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Are DIY sunscreens really effective? Here's what a new study says

While Pinterest sunscreen recipes promise SPF protection a new study finds these claims fall short and put people at risk for sunburn.
/ Source: TODAY

As the weather heats up, many start thinking about sun protection. Some motivated people might turn to do-it-yourself sunscreen recipes on Pinterest to make their own, but a new study reveals this is a really bad idea: Sunscreen recipes on Pinterest do not offer any sun protection.

“There are a lot of aspirational things on Pinterest, but these claims were not really based on scientifically valid information. What’s at risk here is, at best, a sunburn, and, at worst, skin cancer,” Lara McKenzie, an author of the study published in the journal, Health Communication, told TODAY.

While people might think a homemade sunscreen is safer, a new study finds they offer no protection from the sun. Courtesy Health Communication

McKenzie and her colleagues examined 189 pins about sunscreen. Most of the pins touted the positive benefits of homemade sunscreen. Yet 68% of them included recipes that provided poor ultraviolet protection.

“The main ingredients that were listed, very few of them have any protective qualities,” said McKenzie, principal investigator at the Center for Injury Research and Policy at Nationwide Children’s Hospital in Columbus, Ohio.

Many of the pins alleged to have sun protection factors, ranging anywhere from SPF 2 to SPF 30, but these claims are untrue.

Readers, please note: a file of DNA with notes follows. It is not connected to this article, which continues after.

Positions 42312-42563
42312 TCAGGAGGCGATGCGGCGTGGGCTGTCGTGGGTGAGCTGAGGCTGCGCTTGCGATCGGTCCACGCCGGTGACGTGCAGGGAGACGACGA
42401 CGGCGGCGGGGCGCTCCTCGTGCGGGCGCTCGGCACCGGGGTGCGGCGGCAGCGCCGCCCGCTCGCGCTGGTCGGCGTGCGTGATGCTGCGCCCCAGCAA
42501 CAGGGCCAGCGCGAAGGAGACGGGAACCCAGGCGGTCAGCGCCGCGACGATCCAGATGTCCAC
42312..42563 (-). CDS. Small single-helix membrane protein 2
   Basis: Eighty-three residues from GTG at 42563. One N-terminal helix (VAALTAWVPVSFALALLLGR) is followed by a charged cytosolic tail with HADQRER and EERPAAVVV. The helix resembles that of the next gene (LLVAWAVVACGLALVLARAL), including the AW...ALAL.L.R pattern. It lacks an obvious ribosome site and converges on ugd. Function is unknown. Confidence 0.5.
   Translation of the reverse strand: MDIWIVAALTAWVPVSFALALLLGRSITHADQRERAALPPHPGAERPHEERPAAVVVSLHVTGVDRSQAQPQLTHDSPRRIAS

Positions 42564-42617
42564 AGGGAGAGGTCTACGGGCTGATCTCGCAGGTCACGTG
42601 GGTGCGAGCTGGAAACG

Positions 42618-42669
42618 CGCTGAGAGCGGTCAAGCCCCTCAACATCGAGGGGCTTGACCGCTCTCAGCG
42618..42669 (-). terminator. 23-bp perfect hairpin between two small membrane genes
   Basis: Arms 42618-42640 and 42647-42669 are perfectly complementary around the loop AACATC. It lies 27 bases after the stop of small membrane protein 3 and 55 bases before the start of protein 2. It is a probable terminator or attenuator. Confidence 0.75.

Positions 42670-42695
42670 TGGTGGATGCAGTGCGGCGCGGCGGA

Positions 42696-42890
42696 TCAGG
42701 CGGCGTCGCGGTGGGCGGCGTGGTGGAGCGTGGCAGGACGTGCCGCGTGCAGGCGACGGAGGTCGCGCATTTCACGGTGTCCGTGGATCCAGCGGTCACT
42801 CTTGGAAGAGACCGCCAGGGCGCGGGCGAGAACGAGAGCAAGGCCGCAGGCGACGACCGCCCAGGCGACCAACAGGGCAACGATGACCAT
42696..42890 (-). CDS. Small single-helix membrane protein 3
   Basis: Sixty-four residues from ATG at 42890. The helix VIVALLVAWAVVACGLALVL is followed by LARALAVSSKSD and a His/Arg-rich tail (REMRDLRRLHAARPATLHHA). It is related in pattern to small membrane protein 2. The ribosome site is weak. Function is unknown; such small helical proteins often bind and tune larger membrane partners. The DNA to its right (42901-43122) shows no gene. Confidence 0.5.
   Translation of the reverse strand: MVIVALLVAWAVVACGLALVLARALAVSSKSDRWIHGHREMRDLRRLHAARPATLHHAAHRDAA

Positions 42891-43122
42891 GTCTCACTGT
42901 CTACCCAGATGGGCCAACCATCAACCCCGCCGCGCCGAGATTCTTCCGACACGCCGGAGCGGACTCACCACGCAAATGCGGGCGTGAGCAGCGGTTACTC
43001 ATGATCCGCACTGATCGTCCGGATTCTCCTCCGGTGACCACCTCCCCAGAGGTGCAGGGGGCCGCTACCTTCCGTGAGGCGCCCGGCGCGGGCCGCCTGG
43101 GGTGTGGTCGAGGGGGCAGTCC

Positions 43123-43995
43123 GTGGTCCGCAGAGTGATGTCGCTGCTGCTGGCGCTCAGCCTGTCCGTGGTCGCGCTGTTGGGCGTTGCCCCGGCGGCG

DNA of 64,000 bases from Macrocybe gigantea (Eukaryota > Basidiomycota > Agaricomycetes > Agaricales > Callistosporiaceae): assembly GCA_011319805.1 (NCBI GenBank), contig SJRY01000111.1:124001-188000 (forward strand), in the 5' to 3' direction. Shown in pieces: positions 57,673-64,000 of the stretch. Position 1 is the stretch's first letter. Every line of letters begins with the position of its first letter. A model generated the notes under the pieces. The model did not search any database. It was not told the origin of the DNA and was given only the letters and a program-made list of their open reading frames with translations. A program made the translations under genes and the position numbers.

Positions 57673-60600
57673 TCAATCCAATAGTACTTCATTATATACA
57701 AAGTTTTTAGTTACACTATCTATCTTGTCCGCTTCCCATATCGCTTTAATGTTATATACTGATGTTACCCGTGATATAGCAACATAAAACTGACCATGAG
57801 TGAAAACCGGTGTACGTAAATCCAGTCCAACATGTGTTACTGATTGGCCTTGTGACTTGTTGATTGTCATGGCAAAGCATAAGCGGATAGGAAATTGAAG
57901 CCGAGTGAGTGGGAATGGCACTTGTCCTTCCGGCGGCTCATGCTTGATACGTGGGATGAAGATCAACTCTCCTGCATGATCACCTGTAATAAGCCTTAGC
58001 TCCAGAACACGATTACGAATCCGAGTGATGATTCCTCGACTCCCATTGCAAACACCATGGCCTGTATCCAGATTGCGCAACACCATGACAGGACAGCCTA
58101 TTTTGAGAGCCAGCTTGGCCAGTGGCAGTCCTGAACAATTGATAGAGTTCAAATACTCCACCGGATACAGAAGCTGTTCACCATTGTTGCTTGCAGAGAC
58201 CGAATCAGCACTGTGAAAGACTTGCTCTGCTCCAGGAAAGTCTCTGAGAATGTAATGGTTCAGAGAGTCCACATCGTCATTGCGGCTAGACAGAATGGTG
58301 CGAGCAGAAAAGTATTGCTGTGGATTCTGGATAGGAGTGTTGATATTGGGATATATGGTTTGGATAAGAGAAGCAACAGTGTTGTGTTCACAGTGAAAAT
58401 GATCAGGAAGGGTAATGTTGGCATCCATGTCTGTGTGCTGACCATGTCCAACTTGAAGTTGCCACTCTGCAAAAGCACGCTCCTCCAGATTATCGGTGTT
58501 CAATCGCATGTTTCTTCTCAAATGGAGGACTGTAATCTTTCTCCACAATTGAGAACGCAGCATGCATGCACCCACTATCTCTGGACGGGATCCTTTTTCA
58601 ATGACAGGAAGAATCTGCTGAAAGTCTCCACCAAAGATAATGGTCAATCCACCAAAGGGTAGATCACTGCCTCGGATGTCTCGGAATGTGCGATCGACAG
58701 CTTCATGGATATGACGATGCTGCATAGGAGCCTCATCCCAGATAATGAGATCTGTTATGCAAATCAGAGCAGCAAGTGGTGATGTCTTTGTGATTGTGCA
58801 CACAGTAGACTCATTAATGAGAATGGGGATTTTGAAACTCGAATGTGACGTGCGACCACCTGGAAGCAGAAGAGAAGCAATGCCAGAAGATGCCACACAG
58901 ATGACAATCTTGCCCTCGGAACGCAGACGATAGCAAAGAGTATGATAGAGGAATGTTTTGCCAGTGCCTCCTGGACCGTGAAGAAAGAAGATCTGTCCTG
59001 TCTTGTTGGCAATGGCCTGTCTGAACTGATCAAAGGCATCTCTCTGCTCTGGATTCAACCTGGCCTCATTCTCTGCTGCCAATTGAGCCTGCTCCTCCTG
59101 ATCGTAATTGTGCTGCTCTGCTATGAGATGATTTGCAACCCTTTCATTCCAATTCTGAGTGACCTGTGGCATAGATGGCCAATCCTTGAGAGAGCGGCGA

“None of them have SPF protection,” she said. “None of the pins that we looked at said the sunscreen went through testing to prove the effectiveness of it.”

Dr. Adam Friedman, a professor of dermatology at George Washington School of Medicine and Health Sciences in Washington, D.C., who was not involved in the study, agreed the recipes overpromise protection.

“They literally have essential oils in them and they are making claims of SPF,” Friedman told TODAY. “To say ‘I am going to make a sunscreen at home that is as effective as a commercial one’ is insane.”

Coconut oil and apple cider vinegar are two of the most popular ingredients in homemade sunscreen recipes, but there's not a lot of evidence they protect against UVA and UVB rays. Courtesy Health Communication

The most popular ingredients in homemade sunscreen were coconut oil and apple cider vinegar. Friedman said that coconut oil appears to have some anti-inflammatory properties and helps other ingredients distribute evenly, but there’s no evidence it prevents sunburn.

“I get the allure of coconut oil but there is nothing supporting its use as a sun protectant,” he said.

Commercially-available sunscreens go through rigorous testing and regulation by the U.S. Food and Drug Administration to make sure they are effective. When people make their own sunscreens, there is no way of telling if they work.

Some recipes suggest adding zinc — which is used in commercial sunscreens — to increase protection. Friedman noted that sunscreen doesn’t work like that.

“You can’t just throw the zinc into it and say it is SPF 30. It is the formulation of these ingredients that allows it to be effective,” he explained.

Commercial sunscreens work because the ingredients are formulated a certain way. With home recipes, a random mix of ingredients does not offer the same protection. Courtesy Health Communication

Both Friedman and McKenzie recommend that people stick to commercial sunscreens and other sun protection measures, such as staying in the shade and wearing hats, sunglasses and sun protective clothing.

“More is better when it comes to sunscreen. Apply before going outside. Apply every two hours,” Friedman said. “We are trying to help people.”